Inner-north residents will pay the biggest increases in rates from July, reflecting the fast-rising property values in the area.
The government has announced a 9 per cent average rates rise from July 1, which will add $150 to the average rates bill, bringing it to $1820. But the impact on people's individual rates bills depends on their property values, averaged over three years.
The impact is biggest in Downer, where households will face an average $260 increase, almost 13 per cent, with an average rates bill in the suburb of $2320. Similarly, Turner, O'Connor and Ainslie residents will face rises of more than 10 per cent.
At the other end of the scale, householders in some suburbs of Belconnen, Woden and Tuggeranong will see their rates rise by under 8 per cent, again reflecting lower property values in those suburbs.
The impact of rates changes has been kept relatively stable this year, ranging from averages of 7 per cent to 12.6 per cent extra, depending on suburb.
For the owner of a home with an unimproved (or land) value of $300,000, the rates bill is $1720. If your unimproved value is $500,000, your rates bill will be $2680.
Rates have increased about 10 per cent in each of the past two years. In a clear sign the increases will continue at near that rate into the foreseeable future, the forward estimates factor in overall revenue increases from rates of 10 per cent in 2016-17, then 9 per cent in each of the two following years.
Owners of rental and investment properties faced a big hike in rates last year, with the introduction of a fixed charge to the calculation of land tax, which they must pay. This year, the fixed charge has been increased from $900 to $945.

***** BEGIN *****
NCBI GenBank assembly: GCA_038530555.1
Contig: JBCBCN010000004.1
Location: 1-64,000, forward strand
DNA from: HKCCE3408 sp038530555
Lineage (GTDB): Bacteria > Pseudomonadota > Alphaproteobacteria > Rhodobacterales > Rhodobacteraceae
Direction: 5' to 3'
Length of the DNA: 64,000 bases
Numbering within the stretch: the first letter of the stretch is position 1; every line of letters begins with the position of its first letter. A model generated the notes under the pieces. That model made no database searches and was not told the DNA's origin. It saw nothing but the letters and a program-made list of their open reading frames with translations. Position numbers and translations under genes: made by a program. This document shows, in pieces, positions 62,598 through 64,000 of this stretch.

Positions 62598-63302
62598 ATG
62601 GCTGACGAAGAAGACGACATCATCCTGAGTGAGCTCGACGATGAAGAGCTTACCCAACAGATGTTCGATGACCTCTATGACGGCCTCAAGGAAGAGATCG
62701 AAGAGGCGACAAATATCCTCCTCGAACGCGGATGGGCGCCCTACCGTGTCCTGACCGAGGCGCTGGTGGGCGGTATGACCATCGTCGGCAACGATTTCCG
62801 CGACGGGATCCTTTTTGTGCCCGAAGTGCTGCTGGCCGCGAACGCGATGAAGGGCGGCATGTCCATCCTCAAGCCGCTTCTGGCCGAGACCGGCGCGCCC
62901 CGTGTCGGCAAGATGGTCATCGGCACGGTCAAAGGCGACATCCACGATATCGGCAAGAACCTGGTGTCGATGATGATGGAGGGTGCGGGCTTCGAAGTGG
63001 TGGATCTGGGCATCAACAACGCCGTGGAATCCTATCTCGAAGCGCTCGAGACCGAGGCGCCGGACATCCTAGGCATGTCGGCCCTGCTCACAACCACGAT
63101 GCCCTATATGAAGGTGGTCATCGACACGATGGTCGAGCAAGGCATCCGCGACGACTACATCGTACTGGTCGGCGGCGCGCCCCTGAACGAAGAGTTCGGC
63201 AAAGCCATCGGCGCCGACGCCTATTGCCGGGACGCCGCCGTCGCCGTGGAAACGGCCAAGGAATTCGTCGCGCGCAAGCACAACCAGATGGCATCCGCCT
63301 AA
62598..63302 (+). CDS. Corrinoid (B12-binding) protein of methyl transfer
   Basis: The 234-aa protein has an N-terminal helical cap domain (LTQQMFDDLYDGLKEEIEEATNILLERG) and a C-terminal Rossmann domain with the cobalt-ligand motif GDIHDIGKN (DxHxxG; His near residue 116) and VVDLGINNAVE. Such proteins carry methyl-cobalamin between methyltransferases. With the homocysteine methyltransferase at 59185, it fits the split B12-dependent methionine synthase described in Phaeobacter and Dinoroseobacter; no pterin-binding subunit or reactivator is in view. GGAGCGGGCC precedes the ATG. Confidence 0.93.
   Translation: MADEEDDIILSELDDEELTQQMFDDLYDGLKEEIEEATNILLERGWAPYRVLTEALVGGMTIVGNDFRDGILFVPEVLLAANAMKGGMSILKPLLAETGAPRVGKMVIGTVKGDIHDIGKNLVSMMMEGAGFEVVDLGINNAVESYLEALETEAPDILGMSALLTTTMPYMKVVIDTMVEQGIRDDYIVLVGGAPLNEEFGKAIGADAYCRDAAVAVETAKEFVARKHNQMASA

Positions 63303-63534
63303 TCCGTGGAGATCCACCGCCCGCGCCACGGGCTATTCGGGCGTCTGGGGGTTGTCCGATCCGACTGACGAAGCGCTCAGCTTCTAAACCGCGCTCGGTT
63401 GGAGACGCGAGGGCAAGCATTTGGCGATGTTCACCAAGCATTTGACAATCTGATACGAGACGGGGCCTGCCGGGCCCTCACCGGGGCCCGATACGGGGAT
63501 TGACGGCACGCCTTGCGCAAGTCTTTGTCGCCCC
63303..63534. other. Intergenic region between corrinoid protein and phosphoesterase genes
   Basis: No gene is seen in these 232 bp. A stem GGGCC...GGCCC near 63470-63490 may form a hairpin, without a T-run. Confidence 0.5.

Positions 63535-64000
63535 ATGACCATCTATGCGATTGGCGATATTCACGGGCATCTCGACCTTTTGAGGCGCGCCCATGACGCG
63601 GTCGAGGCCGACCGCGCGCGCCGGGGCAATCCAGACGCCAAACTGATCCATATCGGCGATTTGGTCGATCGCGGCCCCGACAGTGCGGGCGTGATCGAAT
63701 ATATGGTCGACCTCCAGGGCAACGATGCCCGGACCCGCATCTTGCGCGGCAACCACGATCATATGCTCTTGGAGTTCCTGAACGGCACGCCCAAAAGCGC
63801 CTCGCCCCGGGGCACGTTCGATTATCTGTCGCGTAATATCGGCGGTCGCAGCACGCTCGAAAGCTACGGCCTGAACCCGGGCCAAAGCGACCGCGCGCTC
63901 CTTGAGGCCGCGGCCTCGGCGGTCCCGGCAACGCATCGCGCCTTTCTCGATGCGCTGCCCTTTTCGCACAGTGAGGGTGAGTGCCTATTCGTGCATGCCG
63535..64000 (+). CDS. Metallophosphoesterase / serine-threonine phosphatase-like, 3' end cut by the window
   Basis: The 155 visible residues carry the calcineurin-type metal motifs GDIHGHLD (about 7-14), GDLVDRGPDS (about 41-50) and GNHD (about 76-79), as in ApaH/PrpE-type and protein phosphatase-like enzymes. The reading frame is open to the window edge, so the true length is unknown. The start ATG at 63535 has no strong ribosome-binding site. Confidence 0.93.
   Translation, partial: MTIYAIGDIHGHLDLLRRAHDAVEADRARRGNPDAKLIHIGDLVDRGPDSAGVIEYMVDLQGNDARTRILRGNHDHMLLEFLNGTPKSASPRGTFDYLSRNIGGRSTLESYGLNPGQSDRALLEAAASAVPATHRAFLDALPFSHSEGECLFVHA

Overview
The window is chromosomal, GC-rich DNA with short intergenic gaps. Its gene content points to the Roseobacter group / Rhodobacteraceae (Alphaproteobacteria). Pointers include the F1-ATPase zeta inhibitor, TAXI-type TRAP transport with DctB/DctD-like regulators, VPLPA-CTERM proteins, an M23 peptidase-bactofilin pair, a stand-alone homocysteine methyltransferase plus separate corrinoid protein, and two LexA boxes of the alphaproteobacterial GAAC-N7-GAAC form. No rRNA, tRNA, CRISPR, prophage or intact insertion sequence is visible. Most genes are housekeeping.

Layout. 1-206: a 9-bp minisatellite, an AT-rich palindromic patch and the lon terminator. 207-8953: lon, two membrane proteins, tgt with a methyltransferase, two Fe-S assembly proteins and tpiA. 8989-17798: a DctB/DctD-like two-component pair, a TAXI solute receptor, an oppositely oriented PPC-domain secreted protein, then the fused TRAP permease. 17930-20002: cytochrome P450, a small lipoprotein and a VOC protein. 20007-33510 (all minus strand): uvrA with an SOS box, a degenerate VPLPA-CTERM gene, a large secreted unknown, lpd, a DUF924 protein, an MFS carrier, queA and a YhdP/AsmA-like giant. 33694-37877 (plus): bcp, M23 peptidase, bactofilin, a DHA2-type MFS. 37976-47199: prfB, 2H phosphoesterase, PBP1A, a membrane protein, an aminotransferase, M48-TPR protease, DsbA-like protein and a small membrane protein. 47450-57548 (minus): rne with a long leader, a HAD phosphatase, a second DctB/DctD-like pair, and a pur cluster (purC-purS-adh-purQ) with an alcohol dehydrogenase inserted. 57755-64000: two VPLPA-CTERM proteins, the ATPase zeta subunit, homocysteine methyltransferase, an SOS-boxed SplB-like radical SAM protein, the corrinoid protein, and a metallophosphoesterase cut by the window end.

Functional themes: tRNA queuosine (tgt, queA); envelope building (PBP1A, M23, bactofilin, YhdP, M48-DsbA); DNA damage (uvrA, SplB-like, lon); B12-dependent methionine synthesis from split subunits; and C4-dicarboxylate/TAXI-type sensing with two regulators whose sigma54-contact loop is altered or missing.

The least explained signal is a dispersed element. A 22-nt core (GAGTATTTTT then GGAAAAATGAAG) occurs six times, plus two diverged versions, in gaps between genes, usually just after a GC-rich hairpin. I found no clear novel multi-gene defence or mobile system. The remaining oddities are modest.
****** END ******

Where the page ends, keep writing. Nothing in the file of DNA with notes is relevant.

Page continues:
Commercial properties face the same average rises as homeowners, of 9 per cent.
The government's overall revenue from rates (including new properties) is set to rise 11 per cent, to $420 million, surpassing payroll tax as the single biggest territory tax. Payroll tax, levied on businesses according to the size of their payroll, is set to bring in $402 million in 2015-16.
For people buying a home, the picture is more rosy (except for first home buyers, for whom the grant of $12,500 is being cut to $7000 over 18 months).
Stamp duty continues to come down, albeit relatively slowly, cut $1200 for most home buyers.
If you're buying a $500,000 home, you'll pay $14,600 in stamp duty, a saving of $5900 since the tax changes began three years ago.
For a $750,000 home, stamp duty is now $27,100, ($7775 less than three years ago) and for a house worth $1 million, the stamp duty is $43,350, $5900 less than three years ago.
Despite the reductions, the government will collect more money in stamp duty in the coming year than in 2014-15. The budget shows $229 million in stamp duty in 2015-16, up $9 million on 2014-15.
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